Went with some mickey thompson baja mtz tires in 315/70r17, which measures the same as a 35. For some reason they were real cheap, but Ive seen them run on the work on the trail, and so far they have been great. Mine are load range E, which seemed crazy, but I havent had any issues airing down and if they ride harsh on the highway I cannot tell.




I had heard about anti coning rings on some steel weld yourself beadlocks, and I have a good pic to show you what that looks like. Its recommended to use some kindof spacer to help support the lock ring when you are running a thick tire bead. As you tighten the lock ring down, it is bottomed out on the tire bead and the rim. Depending on the height difference between the bead and the rim, you can tweak on the lock ring pretty hard. Mine seems to be on the edge of acceptable. Basically, you have a problem if the lock ring is not touching the rim when you torque down the lock ring.




I have a steelie for a spare. I added a rock ring to it mainly just so I could see how much work it was and difficult the welding would be. It took a while to clean all the powder-coating off and the welding was a little awkward, but it gives me peace of mind since I seem to enjoy dragging my wheels across rocks. I used a bolt to space the ring out.



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  #28  
Old February 10th, 2019, 16:14
anxjous anxjous is offline
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Re: 4 what it's worth

This is a part I added after I had run a few trails, but it makes sense to keep next to the other wheel stuff, plus I wish I had thought about it before I installed my tires! After a trip through the rubicon, I had a leak from one of my valve stems, I had not checked them before installing my tires and a couple of them were loose. I took this time to add some of the power tank monster valves, as well as installing valve stems that would be protected by my lock rings. First thing to do is drill a large hole in your rim!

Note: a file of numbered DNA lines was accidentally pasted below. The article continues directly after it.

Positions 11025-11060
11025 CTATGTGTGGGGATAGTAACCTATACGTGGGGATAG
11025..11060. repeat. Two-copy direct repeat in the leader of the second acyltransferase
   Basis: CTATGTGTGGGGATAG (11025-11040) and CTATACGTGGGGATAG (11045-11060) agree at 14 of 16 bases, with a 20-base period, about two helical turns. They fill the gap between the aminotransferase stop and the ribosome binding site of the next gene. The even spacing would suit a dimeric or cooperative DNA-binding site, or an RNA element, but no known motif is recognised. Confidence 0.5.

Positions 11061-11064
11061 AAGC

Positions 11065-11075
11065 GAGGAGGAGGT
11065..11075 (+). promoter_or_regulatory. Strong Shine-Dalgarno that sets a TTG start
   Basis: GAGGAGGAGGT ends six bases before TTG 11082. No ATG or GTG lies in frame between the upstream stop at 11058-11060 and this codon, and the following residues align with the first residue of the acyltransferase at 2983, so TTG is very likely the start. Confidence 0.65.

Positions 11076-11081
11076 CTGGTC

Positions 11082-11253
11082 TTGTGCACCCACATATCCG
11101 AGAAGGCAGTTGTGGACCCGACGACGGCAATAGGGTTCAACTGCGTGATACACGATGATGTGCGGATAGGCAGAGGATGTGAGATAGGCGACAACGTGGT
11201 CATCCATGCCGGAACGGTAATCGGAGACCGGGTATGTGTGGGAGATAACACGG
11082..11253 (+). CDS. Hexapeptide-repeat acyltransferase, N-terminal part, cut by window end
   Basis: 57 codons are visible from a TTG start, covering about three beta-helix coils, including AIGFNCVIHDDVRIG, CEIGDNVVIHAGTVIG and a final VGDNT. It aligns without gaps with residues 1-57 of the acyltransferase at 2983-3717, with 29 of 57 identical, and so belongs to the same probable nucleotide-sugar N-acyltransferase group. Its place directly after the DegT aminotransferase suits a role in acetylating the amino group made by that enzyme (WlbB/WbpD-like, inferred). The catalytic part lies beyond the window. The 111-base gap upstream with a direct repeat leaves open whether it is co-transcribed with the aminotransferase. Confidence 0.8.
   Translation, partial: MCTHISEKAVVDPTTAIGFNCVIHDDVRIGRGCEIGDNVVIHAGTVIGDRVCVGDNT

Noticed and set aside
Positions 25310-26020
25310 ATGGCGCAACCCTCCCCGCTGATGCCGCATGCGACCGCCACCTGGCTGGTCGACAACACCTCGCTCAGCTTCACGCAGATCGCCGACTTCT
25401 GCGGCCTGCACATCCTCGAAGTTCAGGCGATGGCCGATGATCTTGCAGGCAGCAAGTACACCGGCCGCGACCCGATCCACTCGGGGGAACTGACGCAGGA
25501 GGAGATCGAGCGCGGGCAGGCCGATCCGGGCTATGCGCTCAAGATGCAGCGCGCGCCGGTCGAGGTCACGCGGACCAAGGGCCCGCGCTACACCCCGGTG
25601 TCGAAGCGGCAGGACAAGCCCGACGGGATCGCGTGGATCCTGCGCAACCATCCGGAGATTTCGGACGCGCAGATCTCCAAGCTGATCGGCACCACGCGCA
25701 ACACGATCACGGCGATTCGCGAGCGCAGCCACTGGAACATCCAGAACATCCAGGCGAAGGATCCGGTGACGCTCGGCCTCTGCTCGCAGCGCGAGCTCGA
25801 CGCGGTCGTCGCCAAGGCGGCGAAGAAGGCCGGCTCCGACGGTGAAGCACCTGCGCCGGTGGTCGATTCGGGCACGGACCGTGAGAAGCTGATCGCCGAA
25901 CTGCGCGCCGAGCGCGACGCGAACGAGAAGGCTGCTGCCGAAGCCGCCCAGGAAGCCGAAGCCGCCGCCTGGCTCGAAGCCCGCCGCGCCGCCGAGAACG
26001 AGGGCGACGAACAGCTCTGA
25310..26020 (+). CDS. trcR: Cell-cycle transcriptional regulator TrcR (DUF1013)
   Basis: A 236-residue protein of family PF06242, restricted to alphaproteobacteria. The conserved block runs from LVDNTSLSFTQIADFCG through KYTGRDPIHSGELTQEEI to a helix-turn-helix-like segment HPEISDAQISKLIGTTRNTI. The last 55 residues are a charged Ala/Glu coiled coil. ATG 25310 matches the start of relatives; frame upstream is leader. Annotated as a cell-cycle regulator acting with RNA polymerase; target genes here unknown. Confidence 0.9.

Thread it and make sure to add a nice chamfer on there.




Wrap 5-6 revs of teflon tape before installing the valve.




One of my valves had a slow leak that I thought was my fault from installing. But it turned out to be one of the orings on the valve. Make sure to keep spares, I dont know the size, but power tank will send you spares if you ask.




To balance, I used some ceramic beads from amazon.




The monster valves make it easy to watch tire pressure as you are airing up/ down. It takes about 15 seconds per tire to air down! One trick when airing down, as you tighten the red valve back down, back off a quarter turn after it's tight to stop any air from slowly bleeding out.




After mounting up the wheels, all I had to do was bleed the power steering.


Last edited by anxjous; February 10th, 2019 at 16:38.
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  #29  
Old February 10th, 2019, 16:24
anxjous anxjous is offline
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Re: 4 what it's worth

Major stoke after finishing this build!



I took a week or so to break the gears in. The steering is so much better than before, and the car drives great even without a front sway bar. We took it out to Hollister for a shake down run, I really wanted to watch how it would do on some obstacles so I had my gf drive, she put the suspension to the test and maybe got stuck pretty early in the day!




Needs fender trimming.




Needs limit straps.



Well look who's having issuez(j).

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  #30  
Old February 11th, 2019, 12:08
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#S194 #S194 is offline
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Re: 4 what it's worth

Looks great man.